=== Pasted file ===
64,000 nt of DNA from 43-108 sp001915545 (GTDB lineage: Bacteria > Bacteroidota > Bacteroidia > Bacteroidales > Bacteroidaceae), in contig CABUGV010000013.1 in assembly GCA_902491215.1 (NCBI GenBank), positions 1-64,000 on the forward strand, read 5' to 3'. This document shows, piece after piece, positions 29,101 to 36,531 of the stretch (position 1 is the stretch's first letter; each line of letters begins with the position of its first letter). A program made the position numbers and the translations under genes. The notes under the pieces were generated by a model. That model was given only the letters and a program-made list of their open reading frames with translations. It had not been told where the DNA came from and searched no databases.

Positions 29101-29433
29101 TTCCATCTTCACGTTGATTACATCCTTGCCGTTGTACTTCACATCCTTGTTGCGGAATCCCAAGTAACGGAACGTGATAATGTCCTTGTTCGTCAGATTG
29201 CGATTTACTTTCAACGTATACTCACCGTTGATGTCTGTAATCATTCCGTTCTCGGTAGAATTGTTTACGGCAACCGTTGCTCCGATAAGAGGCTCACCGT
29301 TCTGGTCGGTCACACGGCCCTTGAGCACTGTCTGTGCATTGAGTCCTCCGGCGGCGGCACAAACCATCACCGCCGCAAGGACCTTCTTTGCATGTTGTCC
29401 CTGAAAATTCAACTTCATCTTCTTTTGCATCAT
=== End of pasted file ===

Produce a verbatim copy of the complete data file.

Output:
64,000 nt of DNA from 43-108 sp001915545 (GTDB lineage: Bacteria > Bacteroidota > Bacteroidia > Bacteroidales > Bacteroidaceae), in contig CABUGV010000013.1 in assembly GCA_902491215.1 (NCBI GenBank), positions 1-64,000 on the forward strand, read 5' to 3'. This document shows, piece after piece, positions 29,101 to 36,531 of the stretch (position 1 is the stretch's first letter; each line of letters begins with the position of its first letter). A program made the position numbers and the translations under genes. The notes under the pieces were generated by a model. That model was given only the letters and a program-made list of their open reading frames with translations. It had not been told where the DNA came from and searched no databases.

Positions 29101-29433
29101 TTCCATCTTCACGTTGATTACATCCTTGCCGTTGTACTTCACATCCTTGTTGCGGAATCCCAAGTAACGGAACGTGATAATGTCCTTGTTCGTCAGATTG
29201 CGATTTACTTTCAACGTATACTCACCGTTGATGTCTGTAATCATTCCGTTCTCGGTAGAATTGTTTACGGCAACCGTTGCTCCGATAAGAGGCTCACCGT
29301 TCTGGTCGGTCACACGGCCCTTGAGCACTGTCTGTGCATTGAGTCCTCCGGCGGCGGCACAAACCATCACCGCCGCAAGGACCTTCTTTGCATGTTGTCC
29401 CTGAAAATTCAACTTCATCTTCTTTTGCATCAT